Sedition charges against Singapore cartoonist Leslie Chew, have been dropped. Back in May, we reported that Chew had been arrested for alleged racial insensitivity and sedition as a result of a complaint about one of his Facebook comic strips called Demon-cratic Singapore.
Chun Han Wong writes for The Wall Street Journal‘s Southeast Asia blog, describing the law under which Chew was being investigated:
Singapore law broadly defines sedition as acts agitating against the government and the administration of justice, fostering discontent among citizens, and promoting hostility between ethnic groups. Human-rights groups say the law stifles political dissent, but officials defend its use as essential for maintaining social harmony in multi-ethnic Singapore. Mr. Chew has not been charged.
As a result of the sedition charges being dropped, Chew’s bail will be allowed to lapse and his passport will be returned to him. Unfortunately, Singapore’s state prosecutor plans to proceed with charging Chew with four incidents of contempt of court for cartoons that questioned disparities in convictions and sentencing. Jeanette Tan writes for Yahoo News, highlighting the cartoons which brought these charges:
In the first comic, published on 20 July 2011, Chew featured four separate cases that appeared to accuse Singapore’s judiciary of unfairness — three of which portrayed the court as ruling unfairly in favour of foreigners or against Singaporeans, and the fourth appeared to allude to an instance where current Member of Parliament Tin Pei Ling was believed to have posted on her Facebook page in violation of Cooling Off day regulations.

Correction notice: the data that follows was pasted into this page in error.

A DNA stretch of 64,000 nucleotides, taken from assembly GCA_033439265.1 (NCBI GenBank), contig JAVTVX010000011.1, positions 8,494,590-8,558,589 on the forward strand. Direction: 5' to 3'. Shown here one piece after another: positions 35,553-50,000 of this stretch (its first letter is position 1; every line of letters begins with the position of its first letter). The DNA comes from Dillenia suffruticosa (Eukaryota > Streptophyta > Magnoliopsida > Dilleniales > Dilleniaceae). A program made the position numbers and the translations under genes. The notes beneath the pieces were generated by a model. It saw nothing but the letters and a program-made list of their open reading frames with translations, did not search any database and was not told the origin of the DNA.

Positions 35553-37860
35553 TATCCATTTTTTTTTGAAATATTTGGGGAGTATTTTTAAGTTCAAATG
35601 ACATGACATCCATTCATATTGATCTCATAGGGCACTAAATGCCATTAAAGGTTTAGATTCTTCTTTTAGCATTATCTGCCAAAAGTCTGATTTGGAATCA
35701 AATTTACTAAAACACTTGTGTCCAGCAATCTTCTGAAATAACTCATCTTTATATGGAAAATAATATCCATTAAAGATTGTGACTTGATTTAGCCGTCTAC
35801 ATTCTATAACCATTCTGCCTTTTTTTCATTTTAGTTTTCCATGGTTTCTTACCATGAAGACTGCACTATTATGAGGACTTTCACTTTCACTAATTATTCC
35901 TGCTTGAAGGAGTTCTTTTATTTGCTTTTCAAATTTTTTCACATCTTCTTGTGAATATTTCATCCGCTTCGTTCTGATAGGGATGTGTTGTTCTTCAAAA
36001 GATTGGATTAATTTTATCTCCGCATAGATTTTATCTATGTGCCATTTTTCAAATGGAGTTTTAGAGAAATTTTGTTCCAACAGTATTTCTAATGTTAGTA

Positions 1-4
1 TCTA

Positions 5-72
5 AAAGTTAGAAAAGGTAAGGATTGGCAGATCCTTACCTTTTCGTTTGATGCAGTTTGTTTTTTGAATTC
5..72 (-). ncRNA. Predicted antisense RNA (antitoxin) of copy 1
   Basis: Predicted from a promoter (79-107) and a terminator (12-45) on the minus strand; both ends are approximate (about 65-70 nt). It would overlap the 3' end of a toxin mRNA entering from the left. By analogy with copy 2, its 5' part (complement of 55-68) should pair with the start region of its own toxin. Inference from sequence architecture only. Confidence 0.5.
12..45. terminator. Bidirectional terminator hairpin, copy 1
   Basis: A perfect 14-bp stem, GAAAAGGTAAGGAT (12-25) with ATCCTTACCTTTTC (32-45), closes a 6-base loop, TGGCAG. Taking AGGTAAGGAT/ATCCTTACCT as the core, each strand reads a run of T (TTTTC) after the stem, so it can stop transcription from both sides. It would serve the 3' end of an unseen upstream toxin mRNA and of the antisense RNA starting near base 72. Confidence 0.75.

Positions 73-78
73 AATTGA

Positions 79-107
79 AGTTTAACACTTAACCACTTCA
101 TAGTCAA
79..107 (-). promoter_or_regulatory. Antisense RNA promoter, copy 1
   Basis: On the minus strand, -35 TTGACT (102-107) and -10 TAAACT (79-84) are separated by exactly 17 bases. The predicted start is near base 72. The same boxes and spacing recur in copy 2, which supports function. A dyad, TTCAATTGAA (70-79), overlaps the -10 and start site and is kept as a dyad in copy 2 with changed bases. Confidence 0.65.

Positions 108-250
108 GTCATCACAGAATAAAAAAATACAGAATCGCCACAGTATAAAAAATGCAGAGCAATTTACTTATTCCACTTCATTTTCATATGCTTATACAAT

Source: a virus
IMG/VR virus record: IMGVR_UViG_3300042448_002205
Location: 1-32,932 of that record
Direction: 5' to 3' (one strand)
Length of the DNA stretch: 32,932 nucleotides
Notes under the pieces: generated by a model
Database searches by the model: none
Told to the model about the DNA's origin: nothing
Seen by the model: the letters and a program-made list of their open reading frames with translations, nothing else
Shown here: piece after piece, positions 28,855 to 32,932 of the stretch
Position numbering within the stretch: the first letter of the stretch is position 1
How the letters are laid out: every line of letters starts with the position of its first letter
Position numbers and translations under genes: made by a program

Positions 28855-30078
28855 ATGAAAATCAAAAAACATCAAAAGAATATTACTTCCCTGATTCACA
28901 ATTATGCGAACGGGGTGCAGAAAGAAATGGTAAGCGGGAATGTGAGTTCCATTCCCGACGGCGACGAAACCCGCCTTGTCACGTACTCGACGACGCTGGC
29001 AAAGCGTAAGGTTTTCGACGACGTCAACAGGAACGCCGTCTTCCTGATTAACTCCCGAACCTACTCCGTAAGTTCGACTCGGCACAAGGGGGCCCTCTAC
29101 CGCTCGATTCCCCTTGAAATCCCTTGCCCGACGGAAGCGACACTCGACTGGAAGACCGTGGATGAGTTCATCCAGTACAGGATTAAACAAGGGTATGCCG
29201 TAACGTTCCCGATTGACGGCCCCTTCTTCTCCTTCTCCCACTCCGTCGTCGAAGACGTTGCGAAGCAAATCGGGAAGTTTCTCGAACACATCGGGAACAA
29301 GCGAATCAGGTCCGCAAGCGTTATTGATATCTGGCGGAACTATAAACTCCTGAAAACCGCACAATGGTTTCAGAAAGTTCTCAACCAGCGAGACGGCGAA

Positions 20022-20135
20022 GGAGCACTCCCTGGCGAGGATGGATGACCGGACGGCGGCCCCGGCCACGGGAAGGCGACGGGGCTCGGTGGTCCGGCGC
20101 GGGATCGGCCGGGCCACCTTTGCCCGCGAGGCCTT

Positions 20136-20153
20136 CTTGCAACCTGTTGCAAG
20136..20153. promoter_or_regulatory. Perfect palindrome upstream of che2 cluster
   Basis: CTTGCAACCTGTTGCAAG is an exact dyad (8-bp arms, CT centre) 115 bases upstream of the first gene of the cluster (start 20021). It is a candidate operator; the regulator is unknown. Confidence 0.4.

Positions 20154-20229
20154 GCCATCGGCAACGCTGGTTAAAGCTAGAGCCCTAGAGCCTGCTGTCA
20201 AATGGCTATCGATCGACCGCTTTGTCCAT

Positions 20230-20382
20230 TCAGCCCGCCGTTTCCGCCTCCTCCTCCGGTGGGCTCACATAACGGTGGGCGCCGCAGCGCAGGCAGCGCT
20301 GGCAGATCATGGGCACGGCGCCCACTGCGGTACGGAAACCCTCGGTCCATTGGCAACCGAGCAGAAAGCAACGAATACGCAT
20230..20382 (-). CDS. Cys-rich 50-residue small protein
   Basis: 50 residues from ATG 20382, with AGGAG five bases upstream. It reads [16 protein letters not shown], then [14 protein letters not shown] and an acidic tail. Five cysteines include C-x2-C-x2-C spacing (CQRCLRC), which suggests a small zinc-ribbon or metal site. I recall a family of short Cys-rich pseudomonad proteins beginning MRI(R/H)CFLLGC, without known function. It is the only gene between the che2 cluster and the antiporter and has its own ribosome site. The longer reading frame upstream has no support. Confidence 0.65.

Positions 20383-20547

The second, published on 3 January last year, depicted two cases side by side — one showed a celebrity who was sentenced to probation for “beat(ing) someone up”, while the other showed the judge sentencing a national serviceman who went AWOL to five months’ jail. Chew also drew the phrase, “The Kangaroo Court of Singapore” on the wall behind where the judge was seated.
In the third, published two days later, Chew depicted what appeared to be the case of opposition politician Chee Soon Juan’s application to leave Singapore, which was subsequently denied. He also drew in other panels what looked to be the case of former Romanian diplomat Silviu Ionescu, who fled Singapore before finally being charged and sentenced in Romanian court, as well as another “ang mo” (literally translated as “red hair”, but the phrase typically refers to Caucasians) who was charged for an assault on a Singaporean, but was allowed out on $25,000 bail.
In Chew’s fourth comic in question, published on 16 June last year, he appeared to question the disparity in sentences meted out to people committing similar crimes.
Chew did have an opportunity to have one of the contempt of court actions withdrawn if he removed the comic from the internet and apologized for his actions but he refused. His first hearing will be on August 12.
Eric Margolis is a 3L at St. John’s Law School who wishes to pursue a career in Entertainment / Intellectual Property law.